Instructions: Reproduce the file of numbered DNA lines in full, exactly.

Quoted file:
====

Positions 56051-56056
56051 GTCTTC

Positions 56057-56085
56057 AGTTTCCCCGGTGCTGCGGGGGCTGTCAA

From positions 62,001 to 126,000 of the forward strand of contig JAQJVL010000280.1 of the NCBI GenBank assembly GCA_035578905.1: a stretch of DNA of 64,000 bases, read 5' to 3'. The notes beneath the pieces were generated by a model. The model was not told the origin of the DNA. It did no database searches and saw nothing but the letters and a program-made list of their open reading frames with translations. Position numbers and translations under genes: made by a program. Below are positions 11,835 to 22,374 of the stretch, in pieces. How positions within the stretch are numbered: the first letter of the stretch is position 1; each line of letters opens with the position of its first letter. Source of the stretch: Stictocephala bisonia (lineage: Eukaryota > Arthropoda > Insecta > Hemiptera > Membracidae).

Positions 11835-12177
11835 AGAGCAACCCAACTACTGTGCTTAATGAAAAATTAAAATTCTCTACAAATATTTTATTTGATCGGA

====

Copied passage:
Positions 56051-56056
56051 GTCTTC

Positions 56057-56085
56057 AGTTTCCCCGGTGCTGCGGGGGCTGTCAA

From positions 62,001 to 126,000 of the forward strand of contig JAQJVL010000280.1 of the NCBI GenBank assembly GCA_035578905.1: a stretch of DNA of 64,000 bases, read 5' to 3'. The notes beneath the pieces were generated by a model. The model was not told the origin of the DNA. It did no database searches and saw nothing but the letters and a program-made list of their open reading frames with translations. Position numbers and translations under genes: made by a program. Below are positions 11,835 to 22,374 of the stretch, in pieces. How positions within the stretch are numbered: the first letter of the stretch is position 1; each line of letters opens with the position of its first letter. Source of the stretch: Stictocephala bisonia (lineage: Eukaryota > Arthropoda > Insecta > Hemiptera > Membracidae).

Positions 11835-12177
11835 AGAGCAACCCAACTACTGTGCTTAATGAAAAATTAAAATTCTCTACAAATATTTTATTTGATCGGA